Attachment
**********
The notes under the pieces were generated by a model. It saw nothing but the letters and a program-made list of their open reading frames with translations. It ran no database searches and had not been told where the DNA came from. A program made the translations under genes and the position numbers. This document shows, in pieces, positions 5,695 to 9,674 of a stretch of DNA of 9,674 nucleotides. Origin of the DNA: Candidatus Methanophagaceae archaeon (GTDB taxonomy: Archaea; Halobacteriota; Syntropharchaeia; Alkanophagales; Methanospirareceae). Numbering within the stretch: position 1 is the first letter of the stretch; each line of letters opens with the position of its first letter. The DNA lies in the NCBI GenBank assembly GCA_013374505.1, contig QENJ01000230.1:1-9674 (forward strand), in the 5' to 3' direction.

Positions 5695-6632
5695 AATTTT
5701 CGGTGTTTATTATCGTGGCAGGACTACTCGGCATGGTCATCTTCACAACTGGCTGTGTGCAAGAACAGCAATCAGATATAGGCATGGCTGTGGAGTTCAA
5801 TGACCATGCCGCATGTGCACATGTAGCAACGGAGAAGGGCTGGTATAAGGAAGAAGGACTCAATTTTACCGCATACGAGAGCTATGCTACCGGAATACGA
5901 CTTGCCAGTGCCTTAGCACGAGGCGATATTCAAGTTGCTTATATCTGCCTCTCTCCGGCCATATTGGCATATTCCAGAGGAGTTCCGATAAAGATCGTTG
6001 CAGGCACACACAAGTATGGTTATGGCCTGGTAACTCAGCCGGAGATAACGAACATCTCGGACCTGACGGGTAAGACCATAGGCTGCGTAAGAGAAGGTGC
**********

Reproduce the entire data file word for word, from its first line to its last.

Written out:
The notes under the pieces were generated by a model. It saw nothing but the letters and a program-made list of their open reading frames with translations. It ran no database searches and had not been told where the DNA came from. A program made the translations under genes and the position numbers. This document shows, in pieces, positions 5,695 to 9,674 of a stretch of DNA of 9,674 nucleotides. Origin of the DNA: Candidatus Methanophagaceae archaeon (GTDB taxonomy: Archaea; Halobacteriota; Syntropharchaeia; Alkanophagales; Methanospirareceae). Numbering within the stretch: position 1 is the first letter of the stretch; each line of letters opens with the position of its first letter. The DNA lies in the NCBI GenBank assembly GCA_013374505.1, contig QENJ01000230.1:1-9674 (forward strand), in the 5' to 3' direction.

Positions 5695-6632
5695 AATTTT
5701 CGGTGTTTATTATCGTGGCAGGACTACTCGGCATGGTCATCTTCACAACTGGCTGTGTGCAAGAACAGCAATCAGATATAGGCATGGCTGTGGAGTTCAA
5801 TGACCATGCCGCATGTGCACATGTAGCAACGGAGAAGGGCTGGTATAAGGAAGAAGGACTCAATTTTACCGCATACGAGAGCTATGCTACCGGAATACGA
5901 CTTGCCAGTGCCTTAGCACGAGGCGATATTCAAGTTGCTTATATCTGCCTCTCTCCGGCCATATTGGCATATTCCAGAGGAGTTCCGATAAAGATCGTTG
6001 CAGGCACACACAAGTATGGTTATGGCCTGGTAACTCAGCCGGAGATAACGAACATCTCGGACCTGACGGGTAAGACCATAGGCTGCGTAAGAGAAGGTGC